It is well known that there is a demographic transition all over the world. The most important explanation to this is the change from previously large groups of children in a family to now commonly only one or two children in most countries. This decrease in birth giving together with improved longevity means that most […]
Supportive Care of Patients Undergoing Immunotherapy
Programmed death 1 (PD-1) and cytotoxic T-lymphocyte-associated protein 4 (CTLA-4) are immune checkpoints that are expressed on the surface of antigen-presenting cells in the initiator and effector phase of T-cell activation respectively. They are responsible for “switching off” the T-cell. Inhibition of these checkpoints allows for overexpression of the immune system. The mechanism of defeating […]
Genomic Drivers in Breast Cancers
Significant advances in next-generation sequencing (NGS) technologies have allowed the identification of alterations in cancer genomes of different tumour types, providing important insight into the genetic complexity of cancers including breast cancer (BC). Notably, we have learned that primary BC genomes harbour mutations in multiple cancer genes but at a low frequency, less than 5% […]
Bevacizumab in the Treatment of Cervical Cancer – Current Evidence and Next Steps
Worldwide, cervical cancer is the fourth most common cancer in women and seventh most common cancer overall. In 2012, approximately 528,000 new cervical cancer cases were diagnosed globally. Cervical cancer accounted for 7.5% of all female cancer deaths with approximately 266,000 deaths; the majority (87%) of these deaths occurred in developing countries.1,2 In Europe, the […]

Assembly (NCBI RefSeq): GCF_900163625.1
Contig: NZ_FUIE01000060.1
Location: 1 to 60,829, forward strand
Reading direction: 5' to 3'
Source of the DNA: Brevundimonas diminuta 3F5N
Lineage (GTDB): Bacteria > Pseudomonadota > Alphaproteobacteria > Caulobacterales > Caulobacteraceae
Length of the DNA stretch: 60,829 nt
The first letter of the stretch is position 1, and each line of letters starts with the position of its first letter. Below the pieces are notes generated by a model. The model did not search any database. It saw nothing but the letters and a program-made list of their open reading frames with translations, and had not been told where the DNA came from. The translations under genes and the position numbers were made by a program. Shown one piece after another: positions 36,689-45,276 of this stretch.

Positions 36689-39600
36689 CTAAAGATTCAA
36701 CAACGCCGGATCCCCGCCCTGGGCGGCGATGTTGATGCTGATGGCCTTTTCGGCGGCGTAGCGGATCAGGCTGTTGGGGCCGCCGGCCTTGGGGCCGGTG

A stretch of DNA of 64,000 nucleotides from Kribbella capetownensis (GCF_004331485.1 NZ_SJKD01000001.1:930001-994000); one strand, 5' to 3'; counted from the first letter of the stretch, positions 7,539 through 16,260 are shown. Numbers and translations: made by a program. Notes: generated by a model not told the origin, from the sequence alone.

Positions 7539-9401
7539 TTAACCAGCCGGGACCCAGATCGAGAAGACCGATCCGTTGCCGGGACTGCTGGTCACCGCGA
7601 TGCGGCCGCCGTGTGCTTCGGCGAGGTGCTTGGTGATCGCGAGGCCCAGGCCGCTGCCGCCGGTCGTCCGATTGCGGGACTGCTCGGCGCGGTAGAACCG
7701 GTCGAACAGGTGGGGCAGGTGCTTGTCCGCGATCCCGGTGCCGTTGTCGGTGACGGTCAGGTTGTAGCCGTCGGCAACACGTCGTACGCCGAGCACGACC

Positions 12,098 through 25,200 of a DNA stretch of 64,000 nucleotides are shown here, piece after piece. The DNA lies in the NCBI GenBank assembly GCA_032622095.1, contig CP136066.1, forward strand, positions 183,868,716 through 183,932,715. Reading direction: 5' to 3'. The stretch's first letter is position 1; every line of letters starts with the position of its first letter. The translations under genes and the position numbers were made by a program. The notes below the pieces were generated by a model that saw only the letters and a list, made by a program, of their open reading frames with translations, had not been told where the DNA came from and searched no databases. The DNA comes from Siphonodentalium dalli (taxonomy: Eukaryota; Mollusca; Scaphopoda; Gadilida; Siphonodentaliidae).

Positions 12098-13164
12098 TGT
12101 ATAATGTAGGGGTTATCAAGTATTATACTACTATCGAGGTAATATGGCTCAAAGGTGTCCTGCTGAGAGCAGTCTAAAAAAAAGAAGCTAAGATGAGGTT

Therapeutic Place of Fulvestrant in the Management of Hormone-receptor Positive Breast Cancer
Globally, breast cancer is the most frequently diagnosed cancer and the leading cause of cancer death in women.1 More than 1.67 million cases of breast cancer were recorded in 2012, accounting for around 11.9% of all new cancer cases and 25.1% in women.2 Oestrogen receptor- (ER)-positive breast cancer accounts for 75% of breast cancers in […]
Tumour Lysis Syndrome in Solid Tumours Associated with Tyrosine Kinase Inhibitors – A Case Illustrated Review
Tyrosine kinase inhibitors (TKIs) are small anticancer molecules targeting protooncogenic tyrosine kinase signalling pathways.1 TKIs are now therapies used routinely in the treatment of many solid tumours such as gastrointestinal stromal tumour (GIST), renal cell carcinoma (RCC), hepatocellular carcinoma (HCC), medullary thyroid cancer, breast cancer and non-small-cell lung carcinoma (Table 1). As opposed to cytotoxic […]
Investigating Rare Haematological Disorders – A Celebration of 10 Years of the Sherlock Holmes Symposia
Early diagnosis of rare haematological diseases Rare haematological diseases often present ‘in disguise’, with nonspecific symptoms such as pancytopaenia, decreased circulating levels of one or two cell subsets and splenomegaly. Gaucher disease (GD) provides an excellent paradigm when considering challenges in diagnosing rare haematological diseases. Individuals presenting with GD will only rarely be seen regularly […]
Journal articles and more to your inbox
Get the latest clinical insights from touchONCOLOGYSign me up!